• 26. José Merentes  |  August 14, 2011 at 3:06 pm

    It´s amazing! Coincidentially I have been through research and I found this:
    In Karner c.Austria, July 24, 2003, and E.B. c. France, Grand Chamber, 22 January 2008, the Strasbourg Court found that when faced with a difference of treatment based on sex or sexual orientation the principle proportionality "requires not merely that the measure chosen is in principle suitable for achieving the desired objective…it must also be shown that it was necessary to exclude from the people who engage in homosexual unions the application of the contested provision in order to achieve this goal. "
    The principle is reaffirmed in Schalk and Kopf c. Austria, June 24, 2010.

  • 27. José Merentes  |  August 14, 2011 at 3:07 pm

    Schalk and Kopf v.Austria (I translated directly from italian, sorry).

  • 28. Ann S.  |  August 14, 2011 at 3:25 pm

    §

  • 29. Alan_Eckert  |  August 15, 2011 at 9:30 am

  • 30. Zander1986  |  August 14, 2011 at 7:02 pm

    I know this may be a little early, and off topic… but, is anyone paying attention to who is going to run for presidency? Are there any that we need to watch out for? Just from what I've seen, Bachmann isn't too keen on LGBT people… any others?

  • 31. _BK_  |  August 14, 2011 at 10:15 pm

    Well, Pawlenty quit, so there are three (or four?) more out there who signed onto NOM's pledge. I'm pretty sure either Bachmann, Perry, or Romney will win the nomination, and all three have publicly denounced marriage equality. I'm pretty sure B & P have endorsed a federal marriage amendment, I don't know about Romney. Disappointing field, nonetheless.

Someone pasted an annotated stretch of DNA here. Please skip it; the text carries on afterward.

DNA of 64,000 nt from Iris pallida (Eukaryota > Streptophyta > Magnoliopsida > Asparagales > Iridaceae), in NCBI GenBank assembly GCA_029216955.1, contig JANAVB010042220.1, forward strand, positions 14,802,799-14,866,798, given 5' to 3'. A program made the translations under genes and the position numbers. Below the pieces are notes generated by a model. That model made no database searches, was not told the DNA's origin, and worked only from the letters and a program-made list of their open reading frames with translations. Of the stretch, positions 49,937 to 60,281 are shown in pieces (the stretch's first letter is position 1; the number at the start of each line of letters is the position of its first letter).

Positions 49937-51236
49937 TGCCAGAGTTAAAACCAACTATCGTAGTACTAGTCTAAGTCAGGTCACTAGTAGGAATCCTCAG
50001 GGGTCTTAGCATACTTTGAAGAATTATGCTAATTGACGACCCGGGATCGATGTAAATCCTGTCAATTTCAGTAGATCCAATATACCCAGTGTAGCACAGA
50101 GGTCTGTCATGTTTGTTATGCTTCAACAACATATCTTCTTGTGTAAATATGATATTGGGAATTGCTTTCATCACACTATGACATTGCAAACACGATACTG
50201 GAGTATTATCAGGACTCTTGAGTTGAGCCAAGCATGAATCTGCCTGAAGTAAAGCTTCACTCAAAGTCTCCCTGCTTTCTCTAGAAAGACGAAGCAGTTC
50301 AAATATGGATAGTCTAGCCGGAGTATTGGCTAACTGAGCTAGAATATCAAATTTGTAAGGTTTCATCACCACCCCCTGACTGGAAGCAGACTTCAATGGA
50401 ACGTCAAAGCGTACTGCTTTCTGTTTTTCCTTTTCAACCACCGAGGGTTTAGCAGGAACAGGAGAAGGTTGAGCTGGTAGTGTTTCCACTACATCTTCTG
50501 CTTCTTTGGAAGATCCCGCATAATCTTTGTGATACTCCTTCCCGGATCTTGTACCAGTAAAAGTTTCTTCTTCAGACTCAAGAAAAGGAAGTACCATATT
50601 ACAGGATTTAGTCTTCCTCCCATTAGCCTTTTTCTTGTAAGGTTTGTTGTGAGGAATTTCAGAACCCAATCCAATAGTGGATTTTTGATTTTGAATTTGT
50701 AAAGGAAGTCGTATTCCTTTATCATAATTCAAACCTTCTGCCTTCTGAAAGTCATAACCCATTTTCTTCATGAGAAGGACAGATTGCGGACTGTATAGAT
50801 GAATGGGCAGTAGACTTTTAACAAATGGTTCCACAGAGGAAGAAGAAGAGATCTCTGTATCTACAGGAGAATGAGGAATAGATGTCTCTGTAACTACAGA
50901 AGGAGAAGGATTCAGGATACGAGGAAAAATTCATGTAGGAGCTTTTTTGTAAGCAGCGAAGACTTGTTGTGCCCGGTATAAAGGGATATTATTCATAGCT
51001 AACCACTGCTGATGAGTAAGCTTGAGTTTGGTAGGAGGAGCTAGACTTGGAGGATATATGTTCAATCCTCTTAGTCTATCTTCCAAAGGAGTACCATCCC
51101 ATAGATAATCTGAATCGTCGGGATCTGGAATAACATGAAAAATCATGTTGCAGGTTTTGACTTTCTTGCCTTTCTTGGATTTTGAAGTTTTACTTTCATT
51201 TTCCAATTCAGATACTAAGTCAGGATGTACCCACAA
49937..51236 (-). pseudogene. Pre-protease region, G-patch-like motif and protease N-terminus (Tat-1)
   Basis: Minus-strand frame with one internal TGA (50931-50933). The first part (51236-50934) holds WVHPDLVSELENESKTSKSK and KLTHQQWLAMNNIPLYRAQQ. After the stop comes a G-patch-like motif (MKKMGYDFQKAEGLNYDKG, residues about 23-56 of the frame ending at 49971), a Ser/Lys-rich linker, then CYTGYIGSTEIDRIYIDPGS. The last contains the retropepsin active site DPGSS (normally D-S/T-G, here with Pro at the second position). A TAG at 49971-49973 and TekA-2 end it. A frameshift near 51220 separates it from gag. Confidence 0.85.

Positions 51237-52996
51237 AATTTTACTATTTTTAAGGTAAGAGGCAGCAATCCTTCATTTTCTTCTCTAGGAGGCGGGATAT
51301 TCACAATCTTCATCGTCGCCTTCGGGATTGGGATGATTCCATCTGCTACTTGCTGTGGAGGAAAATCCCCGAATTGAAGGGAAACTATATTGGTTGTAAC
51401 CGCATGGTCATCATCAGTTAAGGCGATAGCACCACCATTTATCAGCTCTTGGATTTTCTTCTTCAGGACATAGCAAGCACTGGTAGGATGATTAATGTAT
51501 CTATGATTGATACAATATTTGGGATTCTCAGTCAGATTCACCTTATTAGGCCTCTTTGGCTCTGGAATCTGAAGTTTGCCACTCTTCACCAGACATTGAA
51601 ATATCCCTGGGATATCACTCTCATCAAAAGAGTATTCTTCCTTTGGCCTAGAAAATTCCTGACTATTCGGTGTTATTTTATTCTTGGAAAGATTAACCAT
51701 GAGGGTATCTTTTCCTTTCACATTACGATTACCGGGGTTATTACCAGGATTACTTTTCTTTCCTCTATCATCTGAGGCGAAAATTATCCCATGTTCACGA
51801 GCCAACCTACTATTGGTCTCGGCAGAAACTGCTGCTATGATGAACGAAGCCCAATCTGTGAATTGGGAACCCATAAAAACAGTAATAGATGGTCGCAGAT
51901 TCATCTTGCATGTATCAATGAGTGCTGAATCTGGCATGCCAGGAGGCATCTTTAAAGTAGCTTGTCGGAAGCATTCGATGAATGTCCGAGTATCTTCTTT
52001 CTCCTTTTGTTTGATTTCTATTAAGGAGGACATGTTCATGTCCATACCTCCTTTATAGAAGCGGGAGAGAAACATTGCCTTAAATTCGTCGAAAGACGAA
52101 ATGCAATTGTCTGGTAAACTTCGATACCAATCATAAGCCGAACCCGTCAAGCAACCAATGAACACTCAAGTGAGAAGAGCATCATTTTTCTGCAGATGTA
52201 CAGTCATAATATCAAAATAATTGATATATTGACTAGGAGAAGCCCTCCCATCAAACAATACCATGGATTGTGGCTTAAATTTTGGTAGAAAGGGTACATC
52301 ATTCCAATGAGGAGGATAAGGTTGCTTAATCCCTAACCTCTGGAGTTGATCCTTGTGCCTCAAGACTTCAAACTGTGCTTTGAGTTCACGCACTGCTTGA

• 32. Leo  |  August 15, 2011 at 5:20 am

    Well, NOM's pledge includes FMA, and Romney signed it, so…

  • 33. _BK_  |  August 15, 2011 at 6:05 am

    You're right. Too bad Huntsman isn't likely to win the NOMination – he's too much of a moderate for social conservatives. *sigh*

  • 34. Seth from Maryland  |  August 15, 2011 at 11:54 am

    i hope Bachmann starts losing too really bad and drops outs, maybie her followers will be less likely turn out in Minnesota in 2012 ,giving us more of a chance to defeat the anti equality amendment

  • 35. peterplumber  |  August 15, 2011 at 5:47 am

    Bachman could be dangerous for many reasons. Here is one reason (bolding mine):

    Bachmann studied with John Eidsmoe, whom she described in 2011 as "one of the professors who had a great influence on me". Bachmann worked as a research assistant on Eidsmoe's 1987 book Christianity and the Constitution, which argues that the United States was founded as a Christian theocracy, and should become one again.